Many of the others from Kingsmill went to the new WRCNS recruit depot, commissioned as HMCS Conestoga in 1943, which opened in Galt, Ont., in October. Previously a correctional institute known as the Grandview School for Girls, the new Wren depot was an ideal facility, with residences, instructional space, an administration building and cafeteria. As Rosamond Greer recounts in her delightful memoir, The Girls of the King’s Navy, the buildings soon took on a naval flavour, with the residences renamed after British naval heroes, and everything else getting a suitable nautical label: decks, heads, gangways, galleys, where once there had been floors, bathrooms, hallways and kitchens. The institute no longer had guards and wardens, but, as Greer observed, it “had a Commanding Officer…and her entourage of Wren officers who taught us, organized us…and scared us half to death.”
The basic training program at Conestoga lasted three weeks. It was often a rude shock for young women used to a more sheltered existence. As Greer recalled, navy and barracks life required that they discard their modesty along with their civilian clothes. Wren ratings learned how, who and when to salute, and there was no time to think about being homesick. Day began at 0630 with “Wakey, Wakey!” and then went on at a relentless pace—all in the appropriate “rig of the day,” for exercise, drill, work detail and stepping out. Greer found herself virtually buried in new clothing: two winter uniforms of heavy serge, two lighter summer uniforms, a greatcoat, a raincoat, three blue dresses, a work smock, numerous shirts, sweatshirts, socks, ties, shorts, two pairs of shoes, over boots, two hats, toiletries, a handbag—navy issue—a duffle bag to stuff it all in and a diagram to show how the various pieces were supposed to go together. Getting the right rig for the right task was a major accomplishment for the recruits. After a busy day, “Darken Ship” was piped at 2230 hours.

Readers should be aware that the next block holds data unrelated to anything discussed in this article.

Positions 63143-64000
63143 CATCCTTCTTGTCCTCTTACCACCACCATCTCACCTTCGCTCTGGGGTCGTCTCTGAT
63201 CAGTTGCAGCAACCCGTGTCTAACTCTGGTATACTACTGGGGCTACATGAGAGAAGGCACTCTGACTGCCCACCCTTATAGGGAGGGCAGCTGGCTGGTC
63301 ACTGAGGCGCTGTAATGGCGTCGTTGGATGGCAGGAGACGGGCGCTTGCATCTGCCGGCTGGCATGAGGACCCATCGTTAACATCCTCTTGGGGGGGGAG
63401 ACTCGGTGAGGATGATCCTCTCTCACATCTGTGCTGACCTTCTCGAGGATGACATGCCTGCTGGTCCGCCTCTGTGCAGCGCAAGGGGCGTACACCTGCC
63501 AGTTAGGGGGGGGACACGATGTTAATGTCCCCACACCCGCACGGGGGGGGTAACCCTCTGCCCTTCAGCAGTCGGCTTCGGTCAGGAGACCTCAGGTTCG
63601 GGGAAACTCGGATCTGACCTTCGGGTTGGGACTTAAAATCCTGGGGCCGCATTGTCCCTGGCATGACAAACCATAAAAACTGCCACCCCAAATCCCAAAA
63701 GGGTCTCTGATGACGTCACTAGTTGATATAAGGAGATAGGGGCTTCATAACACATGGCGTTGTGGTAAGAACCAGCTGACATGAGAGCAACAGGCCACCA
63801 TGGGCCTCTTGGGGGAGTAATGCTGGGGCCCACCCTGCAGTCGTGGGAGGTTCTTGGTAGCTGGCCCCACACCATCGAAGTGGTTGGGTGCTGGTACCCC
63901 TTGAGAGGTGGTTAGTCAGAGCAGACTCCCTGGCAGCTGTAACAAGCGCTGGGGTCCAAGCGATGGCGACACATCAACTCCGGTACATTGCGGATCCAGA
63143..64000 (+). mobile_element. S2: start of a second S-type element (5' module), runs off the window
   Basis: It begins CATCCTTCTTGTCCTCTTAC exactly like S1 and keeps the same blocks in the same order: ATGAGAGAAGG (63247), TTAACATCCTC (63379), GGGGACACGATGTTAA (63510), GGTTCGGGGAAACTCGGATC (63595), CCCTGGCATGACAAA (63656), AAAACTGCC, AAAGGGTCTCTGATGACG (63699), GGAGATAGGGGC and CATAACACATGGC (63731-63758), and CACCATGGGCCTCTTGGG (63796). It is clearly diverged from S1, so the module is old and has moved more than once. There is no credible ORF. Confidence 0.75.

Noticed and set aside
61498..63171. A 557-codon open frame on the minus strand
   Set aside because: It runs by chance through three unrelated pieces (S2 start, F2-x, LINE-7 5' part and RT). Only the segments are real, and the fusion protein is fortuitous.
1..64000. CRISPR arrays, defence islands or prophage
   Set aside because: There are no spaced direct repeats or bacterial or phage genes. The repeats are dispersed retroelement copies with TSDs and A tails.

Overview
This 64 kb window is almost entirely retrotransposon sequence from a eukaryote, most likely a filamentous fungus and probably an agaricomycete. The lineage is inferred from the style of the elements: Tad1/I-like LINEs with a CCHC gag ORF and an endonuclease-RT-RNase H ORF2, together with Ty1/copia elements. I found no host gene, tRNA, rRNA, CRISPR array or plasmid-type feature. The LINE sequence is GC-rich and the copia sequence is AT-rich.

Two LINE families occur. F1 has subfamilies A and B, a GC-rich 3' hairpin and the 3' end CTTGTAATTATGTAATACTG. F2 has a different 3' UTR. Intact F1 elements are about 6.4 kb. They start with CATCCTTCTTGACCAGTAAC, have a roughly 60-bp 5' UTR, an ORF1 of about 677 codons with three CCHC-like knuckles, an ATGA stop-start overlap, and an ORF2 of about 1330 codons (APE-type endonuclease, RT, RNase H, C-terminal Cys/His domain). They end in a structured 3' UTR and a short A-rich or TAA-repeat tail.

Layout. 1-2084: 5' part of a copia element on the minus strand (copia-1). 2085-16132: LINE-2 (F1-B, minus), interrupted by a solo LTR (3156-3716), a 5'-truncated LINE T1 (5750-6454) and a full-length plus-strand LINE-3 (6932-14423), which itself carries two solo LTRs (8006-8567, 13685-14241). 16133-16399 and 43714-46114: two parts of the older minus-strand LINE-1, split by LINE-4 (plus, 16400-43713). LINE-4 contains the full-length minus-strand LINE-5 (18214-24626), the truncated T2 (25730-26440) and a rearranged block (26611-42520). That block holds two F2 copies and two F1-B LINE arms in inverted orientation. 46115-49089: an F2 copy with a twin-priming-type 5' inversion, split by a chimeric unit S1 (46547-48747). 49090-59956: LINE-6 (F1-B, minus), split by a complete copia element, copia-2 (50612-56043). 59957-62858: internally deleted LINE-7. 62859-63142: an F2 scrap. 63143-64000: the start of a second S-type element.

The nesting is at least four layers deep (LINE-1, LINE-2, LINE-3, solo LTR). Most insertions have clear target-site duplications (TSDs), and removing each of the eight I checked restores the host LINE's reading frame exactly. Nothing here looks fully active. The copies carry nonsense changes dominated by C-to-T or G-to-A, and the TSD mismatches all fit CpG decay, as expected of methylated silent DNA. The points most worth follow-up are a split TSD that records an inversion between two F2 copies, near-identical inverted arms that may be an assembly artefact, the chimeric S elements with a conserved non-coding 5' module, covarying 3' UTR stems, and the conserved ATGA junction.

The original plan was to enlist 150 officers—who would be recruited into the “lower deck” first and undergo basic training before promotion and further training—and 2,700 other ranks. By 1945 over 6,000 had enlisted, mostly from Ontario, Quebec and B.C., with the WRCNS reaching a maximum strength of 5,899. “Wren officers received the King’s Commission,” Greer wrote, “held the same rank as men and were entitled to salutes and all marks of respect from non-commissioned men and women of the three armed forces.” In fact, the WRCNS was analogous to the RCNVR, and was subject to the command chain and King’s Regulations and Admiralty Instructions. What immediately distinguished Wren officers from the other branches of the RCN was the distinctive sky-blue rank stripes on the cuff surmounted by a diamond shaped loop, a carryover from the WRNS of the Great War.